Recently, in the Architecture industry, there has been a rapid shift in the way designs are produced; both in the tools used and the processes employed to generate outcomes
More and more we are seeing automation become a critical link in the design production chain, with earlier technological constraints that held computational design back no longer being an issue. Computers are fast, powerful and capable of handling complex algorithms.
When used appropriately, generative design has been proven to drastically increase the speed through which designs can be explored and iterated, comprising the quality of outcomes.
Generative design is a bridge that creates efficiencies between traditional design methods and automated decision making. Traditionally, architects design by co-creating the client brief, collating information from a range of parameters and responding to constraints to define an optimal design solution - this can be timely and complex and doesn’t necessarily result in the best outcome, as they are bound by their subjectivity, track record, experiences and time.
With generative design, the majority of creation remains with the architects as they must still have an adequate understanding of the traditional design parameters such as site boundary, desired gross floor area, height restrictions – the computational processes simply remove any bias and generates feasible output options for critique.
In the case of office fit outs, for example, generative design would allow the architects to define overarching parameters such as the minimum area per user and optimal lighting levels. Generative design tools will then provide a large number of design iterations to suit the specific spatial constraints. Generative design tools will then look for solutions around seating plans, the number of desks, amount of light needed, ventilation etc – architects traditionally do this intuitively, whereas generative design tools deliver this through learnt algorithms.
Traditionally, architects are required to meticulously work through various procedures and processes that help generate a design that meets the requirements of the end-user. This requires a lot of manual work and is time-consuming, making generative design of enticing because of its inherent speed and relative ease to understand.
In practice, the architect inputs the known parameters, and the computer generates a countless number of iterations that explore many more solutions than any human could attempt to produce with traditional methods.
The architect is still able to subjectively asses each solution in terms of its perceived program, amenity value or any other criteria they deem important. This gives a new agency to the architect as there is less time working through planning and drawing layouts during the early stages of the design and more time refining the outputs to deliver the best outcome.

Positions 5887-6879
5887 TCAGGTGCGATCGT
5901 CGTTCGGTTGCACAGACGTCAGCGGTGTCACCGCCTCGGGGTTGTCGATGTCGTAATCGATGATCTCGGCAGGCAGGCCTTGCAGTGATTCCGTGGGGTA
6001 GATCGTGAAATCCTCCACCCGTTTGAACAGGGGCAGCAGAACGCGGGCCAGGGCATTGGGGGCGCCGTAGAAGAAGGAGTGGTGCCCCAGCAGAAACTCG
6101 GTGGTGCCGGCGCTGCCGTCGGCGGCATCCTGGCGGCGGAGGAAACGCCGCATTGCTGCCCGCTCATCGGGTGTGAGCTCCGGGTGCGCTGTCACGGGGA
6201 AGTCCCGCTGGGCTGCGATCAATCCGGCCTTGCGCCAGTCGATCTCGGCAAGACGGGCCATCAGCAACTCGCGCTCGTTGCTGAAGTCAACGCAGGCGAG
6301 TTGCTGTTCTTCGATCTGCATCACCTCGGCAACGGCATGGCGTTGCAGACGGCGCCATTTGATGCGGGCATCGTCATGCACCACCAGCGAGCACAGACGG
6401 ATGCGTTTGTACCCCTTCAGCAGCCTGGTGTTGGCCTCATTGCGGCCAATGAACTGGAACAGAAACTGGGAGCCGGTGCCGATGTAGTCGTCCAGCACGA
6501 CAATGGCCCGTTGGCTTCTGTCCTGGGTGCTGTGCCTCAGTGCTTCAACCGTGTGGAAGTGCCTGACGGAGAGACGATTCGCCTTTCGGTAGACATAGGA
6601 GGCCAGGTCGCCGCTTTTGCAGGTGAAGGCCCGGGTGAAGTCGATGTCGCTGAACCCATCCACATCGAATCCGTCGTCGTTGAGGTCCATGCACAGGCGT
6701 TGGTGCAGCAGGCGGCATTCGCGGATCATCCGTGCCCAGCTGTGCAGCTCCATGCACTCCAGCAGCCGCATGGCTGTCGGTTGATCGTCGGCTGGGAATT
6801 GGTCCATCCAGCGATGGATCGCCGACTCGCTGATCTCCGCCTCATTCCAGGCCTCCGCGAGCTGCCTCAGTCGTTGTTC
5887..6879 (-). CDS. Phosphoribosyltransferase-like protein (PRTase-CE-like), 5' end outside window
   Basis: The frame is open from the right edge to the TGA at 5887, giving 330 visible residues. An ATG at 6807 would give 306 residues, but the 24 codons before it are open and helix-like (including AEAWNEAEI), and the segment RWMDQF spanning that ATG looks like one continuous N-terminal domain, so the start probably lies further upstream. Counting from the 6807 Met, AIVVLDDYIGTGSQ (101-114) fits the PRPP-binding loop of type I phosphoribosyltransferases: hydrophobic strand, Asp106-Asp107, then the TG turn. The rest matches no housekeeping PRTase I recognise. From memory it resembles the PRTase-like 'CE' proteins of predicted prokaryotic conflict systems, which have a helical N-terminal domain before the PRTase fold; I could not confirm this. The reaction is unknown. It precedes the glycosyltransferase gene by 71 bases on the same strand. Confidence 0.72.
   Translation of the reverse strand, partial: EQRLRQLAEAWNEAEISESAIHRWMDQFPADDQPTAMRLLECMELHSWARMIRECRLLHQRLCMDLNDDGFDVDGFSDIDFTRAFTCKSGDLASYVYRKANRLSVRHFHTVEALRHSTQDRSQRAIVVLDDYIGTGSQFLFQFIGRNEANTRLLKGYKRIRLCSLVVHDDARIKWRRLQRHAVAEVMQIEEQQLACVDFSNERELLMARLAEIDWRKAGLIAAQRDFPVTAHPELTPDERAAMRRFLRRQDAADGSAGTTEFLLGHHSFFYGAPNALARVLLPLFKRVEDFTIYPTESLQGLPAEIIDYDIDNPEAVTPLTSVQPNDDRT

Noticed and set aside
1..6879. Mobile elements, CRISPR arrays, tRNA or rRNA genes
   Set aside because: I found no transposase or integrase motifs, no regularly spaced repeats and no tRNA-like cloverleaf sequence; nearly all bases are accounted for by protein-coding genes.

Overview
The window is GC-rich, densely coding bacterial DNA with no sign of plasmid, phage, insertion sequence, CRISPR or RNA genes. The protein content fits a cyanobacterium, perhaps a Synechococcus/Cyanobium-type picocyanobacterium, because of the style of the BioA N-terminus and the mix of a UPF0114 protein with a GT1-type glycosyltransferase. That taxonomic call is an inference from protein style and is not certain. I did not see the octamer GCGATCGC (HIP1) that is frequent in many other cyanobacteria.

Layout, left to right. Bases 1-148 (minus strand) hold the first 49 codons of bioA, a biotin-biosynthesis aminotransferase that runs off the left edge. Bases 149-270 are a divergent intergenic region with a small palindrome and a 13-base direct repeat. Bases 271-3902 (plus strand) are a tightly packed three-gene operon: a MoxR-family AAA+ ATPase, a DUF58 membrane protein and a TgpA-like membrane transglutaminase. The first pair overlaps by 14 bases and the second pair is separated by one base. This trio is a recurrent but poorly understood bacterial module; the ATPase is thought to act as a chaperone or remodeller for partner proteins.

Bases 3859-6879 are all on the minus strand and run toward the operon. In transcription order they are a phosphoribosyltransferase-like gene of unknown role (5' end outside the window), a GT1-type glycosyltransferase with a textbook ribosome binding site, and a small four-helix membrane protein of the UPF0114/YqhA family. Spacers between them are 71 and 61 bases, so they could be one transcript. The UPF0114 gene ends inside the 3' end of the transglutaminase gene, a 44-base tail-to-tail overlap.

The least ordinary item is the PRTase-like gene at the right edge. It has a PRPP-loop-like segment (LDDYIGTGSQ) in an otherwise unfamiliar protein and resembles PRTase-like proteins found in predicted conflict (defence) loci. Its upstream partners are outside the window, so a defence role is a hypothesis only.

In the eyes of most end users, the design process is unimportant as it is the result that is of interest. So, the question becomes, how does generative design help architects provide value to the client?
The obvious answer is in the time that is saved during the process and yes, while this is a major benefit to both the designer and the client it is not the only benefit.
Feasibility is a huge part of realising a design. Generative design considers this to a high degree and only produces feasible outputs. This becomes incredibly useful when analysing development potential as the design can provide data such as potential returns on investment or lettable floor area. In addition to this, environmental factors can be calculated using generative design, allowing the designer to efficiently determine the sunlight and ventilation of a design.
Incorporating generative design strategies into a design process also opens new avenues of dialogue between the designer and the client. Traditionally, if a masterplan or residential development was designed and the client dislikes the output, it can cost the designer hours or even days of work. However, using generative design, the designer can quickly produce several solutions that can be iterated repeatedly until the client is happy at minimal cost to everyone involved.
Whether a project is a small-scale office fit-out, or a large-scale development project, there is a lot of value in utilising generative design within a project. As the world of automation grows so does the practice of architecture. In the context of architectural development, generative design outputs are almost indistinguishable from a human design solution, hiding any evidence that each curve was tested hundreds of times until an appropriate solution was discovered.
As architecture continues to evolve, so too will the demand for fast, complex design solutions. Generative design seems well-positioned to play a crucial role in allowing designers to use parameter-driven optimisation to solve bigger problems faster.
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